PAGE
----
For years, cardiologists have zeroed in on a hormone called BNP as a gold standard to determine if patients with heart failure are at risk of severe illness or death. It’s released by the heart in response to when the cardiac tissue stretches due to pressure.

While the B-type natriuretic peptide (BNP) is a “downstream” indicator of heart failure, researchers have been looking for biomarkers focused on what leads to heart failure, such as myocardial injury or inflammation.

A new study from Michigan Medicine and the Emory Clinical Cardiovascular Research Institute finds that levels of soluble urokinase plasminogen activator receptor (suPAR) an immune protein known to play a role in kidney disease, are high in patients with heart failure and predict both heart failure and death. Beyond that, when suPAR is combined with BNP, the ability to predict such risks gets even stronger. The findings are published in the Journal of Cardiac Failure.

“Several markers have been examined for heart failure and its adverse outcomes, but few have ever shown to be additive to BNP, or sometimes better than BNP, which is what we find here,” says Salim Hayek, MD, an assistant professor of internal medicine and medical director of the University of Michigan Health Frankel Cardiovascular Center clinics. “BNP is marker that varies dramatically depending on the patient’s fluid status. A more stable marker, such as suPAR, that is linked to the pathophysiology of heart failure could be more useful in identifying patients at higher, long-term risk of disease progression or death.”

The research team used the Emory cardiovascular biobank to measure both plasma suPAR and BNP levels in over 3,400 participants undergoing heart imaging, following them for more than six years.

Results reveal that suPAR levels were 17% higher in patients with heart failure than those without across the different subgroups, including patients with ischemic or non-ischemic cardiomyopathy. Levels of the protein carried more than two times risk for all-cause death, cardiovascular death, and hospitalization for heart failure.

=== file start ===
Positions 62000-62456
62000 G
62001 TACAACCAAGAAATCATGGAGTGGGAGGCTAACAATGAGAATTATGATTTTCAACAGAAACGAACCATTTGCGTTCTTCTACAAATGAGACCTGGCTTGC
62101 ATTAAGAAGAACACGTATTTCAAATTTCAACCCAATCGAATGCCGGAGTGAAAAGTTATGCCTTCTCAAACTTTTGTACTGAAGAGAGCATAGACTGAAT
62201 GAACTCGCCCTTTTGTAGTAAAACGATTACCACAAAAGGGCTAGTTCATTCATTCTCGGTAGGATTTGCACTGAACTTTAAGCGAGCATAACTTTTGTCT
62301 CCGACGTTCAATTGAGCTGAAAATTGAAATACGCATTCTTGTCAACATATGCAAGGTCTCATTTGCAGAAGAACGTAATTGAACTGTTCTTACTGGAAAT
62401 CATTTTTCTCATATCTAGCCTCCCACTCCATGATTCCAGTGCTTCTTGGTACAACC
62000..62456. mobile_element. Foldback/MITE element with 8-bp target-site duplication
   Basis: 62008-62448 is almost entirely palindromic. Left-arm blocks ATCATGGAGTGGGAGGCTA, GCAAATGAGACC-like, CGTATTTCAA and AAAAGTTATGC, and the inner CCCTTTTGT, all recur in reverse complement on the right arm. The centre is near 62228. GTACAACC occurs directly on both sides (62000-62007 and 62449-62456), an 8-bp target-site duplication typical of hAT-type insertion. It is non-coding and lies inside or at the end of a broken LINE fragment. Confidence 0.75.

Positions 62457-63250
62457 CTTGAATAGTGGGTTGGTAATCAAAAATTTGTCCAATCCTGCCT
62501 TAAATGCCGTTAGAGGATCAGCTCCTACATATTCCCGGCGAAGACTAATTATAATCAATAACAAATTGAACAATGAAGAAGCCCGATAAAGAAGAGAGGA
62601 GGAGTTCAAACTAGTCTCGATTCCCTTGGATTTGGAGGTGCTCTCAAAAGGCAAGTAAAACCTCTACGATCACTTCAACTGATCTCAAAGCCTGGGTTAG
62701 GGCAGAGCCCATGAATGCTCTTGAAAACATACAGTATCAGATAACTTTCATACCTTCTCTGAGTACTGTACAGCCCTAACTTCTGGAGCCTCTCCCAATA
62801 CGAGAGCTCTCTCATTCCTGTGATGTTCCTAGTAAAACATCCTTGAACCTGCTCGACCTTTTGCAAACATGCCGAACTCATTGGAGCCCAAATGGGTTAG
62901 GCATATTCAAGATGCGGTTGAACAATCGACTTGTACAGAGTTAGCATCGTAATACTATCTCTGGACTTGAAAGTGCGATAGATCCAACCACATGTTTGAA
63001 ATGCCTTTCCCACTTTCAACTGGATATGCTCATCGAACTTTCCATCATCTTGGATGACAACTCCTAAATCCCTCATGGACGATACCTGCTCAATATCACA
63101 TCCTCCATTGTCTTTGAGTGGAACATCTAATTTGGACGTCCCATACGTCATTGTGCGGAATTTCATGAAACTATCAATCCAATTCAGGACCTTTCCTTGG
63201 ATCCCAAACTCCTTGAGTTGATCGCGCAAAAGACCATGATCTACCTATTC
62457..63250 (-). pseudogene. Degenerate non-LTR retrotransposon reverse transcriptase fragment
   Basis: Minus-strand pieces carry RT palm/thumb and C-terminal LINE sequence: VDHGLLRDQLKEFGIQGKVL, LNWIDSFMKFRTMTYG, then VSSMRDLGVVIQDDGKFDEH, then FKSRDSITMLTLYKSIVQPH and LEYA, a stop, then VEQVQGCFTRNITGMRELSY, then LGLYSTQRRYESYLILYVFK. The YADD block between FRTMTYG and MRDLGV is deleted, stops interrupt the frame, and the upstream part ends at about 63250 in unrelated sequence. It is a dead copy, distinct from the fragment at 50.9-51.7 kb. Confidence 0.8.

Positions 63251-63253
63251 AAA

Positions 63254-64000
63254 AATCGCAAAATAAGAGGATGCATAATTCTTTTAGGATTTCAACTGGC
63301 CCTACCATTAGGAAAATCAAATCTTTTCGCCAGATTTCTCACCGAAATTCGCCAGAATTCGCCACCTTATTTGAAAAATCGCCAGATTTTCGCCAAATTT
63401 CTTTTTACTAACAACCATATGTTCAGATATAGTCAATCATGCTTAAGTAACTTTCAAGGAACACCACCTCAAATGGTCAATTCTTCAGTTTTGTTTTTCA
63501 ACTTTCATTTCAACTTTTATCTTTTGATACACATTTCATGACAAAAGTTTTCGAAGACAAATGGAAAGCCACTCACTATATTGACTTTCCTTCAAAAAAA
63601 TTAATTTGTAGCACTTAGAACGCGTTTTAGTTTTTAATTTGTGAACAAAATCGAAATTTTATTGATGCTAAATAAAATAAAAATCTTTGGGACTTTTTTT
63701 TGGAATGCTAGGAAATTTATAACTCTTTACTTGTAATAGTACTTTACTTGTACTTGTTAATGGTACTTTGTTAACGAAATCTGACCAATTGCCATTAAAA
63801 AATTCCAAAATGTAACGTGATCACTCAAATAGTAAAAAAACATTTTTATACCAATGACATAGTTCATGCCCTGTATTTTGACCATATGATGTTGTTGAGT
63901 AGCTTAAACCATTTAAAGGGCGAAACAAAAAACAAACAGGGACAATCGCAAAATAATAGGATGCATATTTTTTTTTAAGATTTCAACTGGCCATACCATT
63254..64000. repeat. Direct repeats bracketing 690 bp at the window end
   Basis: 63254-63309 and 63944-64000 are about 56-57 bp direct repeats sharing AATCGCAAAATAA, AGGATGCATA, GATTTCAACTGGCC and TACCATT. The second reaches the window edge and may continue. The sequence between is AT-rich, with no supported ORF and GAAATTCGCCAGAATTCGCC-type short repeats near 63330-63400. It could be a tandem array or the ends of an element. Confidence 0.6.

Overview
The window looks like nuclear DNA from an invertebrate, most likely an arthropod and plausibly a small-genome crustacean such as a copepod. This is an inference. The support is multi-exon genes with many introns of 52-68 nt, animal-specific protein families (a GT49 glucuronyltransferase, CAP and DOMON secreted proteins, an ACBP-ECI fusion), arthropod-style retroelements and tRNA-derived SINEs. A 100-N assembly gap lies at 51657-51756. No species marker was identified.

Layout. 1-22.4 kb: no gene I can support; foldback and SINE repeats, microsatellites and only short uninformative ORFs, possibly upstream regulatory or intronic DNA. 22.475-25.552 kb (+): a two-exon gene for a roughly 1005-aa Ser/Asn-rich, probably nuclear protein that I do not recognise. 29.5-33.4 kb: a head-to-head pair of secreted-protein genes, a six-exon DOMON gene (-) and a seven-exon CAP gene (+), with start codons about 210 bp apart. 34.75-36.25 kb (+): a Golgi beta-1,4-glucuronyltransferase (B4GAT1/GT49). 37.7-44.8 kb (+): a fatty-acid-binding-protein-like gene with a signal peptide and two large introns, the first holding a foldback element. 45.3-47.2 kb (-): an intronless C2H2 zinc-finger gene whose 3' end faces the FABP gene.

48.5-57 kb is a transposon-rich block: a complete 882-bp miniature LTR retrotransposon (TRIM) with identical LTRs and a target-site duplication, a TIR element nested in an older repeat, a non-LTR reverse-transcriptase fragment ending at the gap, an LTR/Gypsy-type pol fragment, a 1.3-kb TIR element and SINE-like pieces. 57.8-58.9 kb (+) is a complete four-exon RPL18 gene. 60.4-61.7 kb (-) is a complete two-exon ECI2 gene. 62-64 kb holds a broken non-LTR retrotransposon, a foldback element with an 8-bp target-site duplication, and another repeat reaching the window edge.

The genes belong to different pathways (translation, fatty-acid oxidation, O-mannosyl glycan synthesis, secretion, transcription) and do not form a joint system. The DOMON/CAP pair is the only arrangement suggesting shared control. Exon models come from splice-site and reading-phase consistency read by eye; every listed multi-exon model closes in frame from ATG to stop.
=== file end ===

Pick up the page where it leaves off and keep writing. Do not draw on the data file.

Additionally, when suPAR was found to be increased in patients without heart failure, they were over 3.5 times more likely to develop the condition.

“We see that suPAR has a major role in cardiovascular disease as a marker of immune activation, which likely reflects an upstream process of stress and inflammation that can cause heart failure,” says Hayek, who is also an assistant professor of cardiovascular and internal medicine at U-M Medical School. “SuPAR is also known to cause kidney disease – an important component of the pathophysiology of heart failure. This may explain why suPAR levels are strongly predictive of long-term outcomes in these patients.”

A growing body of research links suPAR and poor outcomes for an array of conditions, from coronary artery disease to cancer and kidney dysfunction. The common pathway of disease in these conditions is a persistent activation of the immune system, which is reflected in high suPAR levels, says Hayek, whose research focuses on understanding the link between inflammation, cardiovascular and kidney diseases.

“On the practical side, there is a potential for suPAR to be among the biomarkers that we measure to create a strategy for personalizing care for individual patients,” says senior author Arshed Ali Quyyumi, MD, FACC, director of the Emory Clinical Cardiovascular Institute and professor of medicine in the Division of Cardiology at Emory University School of Medicine. “For example, we could use it to differentiate between admitted patients who are at low and high risk of worsening heart failure. Then we could better allocate post-discharge resources to those at higher risk, which would lessen the cost burden of managing disease. There are many potential opportunities to use suPAR to improve care.”

Additional authors include Ayman Samman Tahhan, M.D., Yi-an Ko, Ph.D., Ayman Alkhoder, M.D., Shuai Zheng, Ph.D., Ravila Bhimani, Joy Hartsfield, Jonathan Kim, M.D., Peter Wilson, M.D., Leslee Shaw, Ph.D., all of Emory University, Changli Wei, Ph.D., Jochen Reiser, M.D., Ph.D., both of Rush University.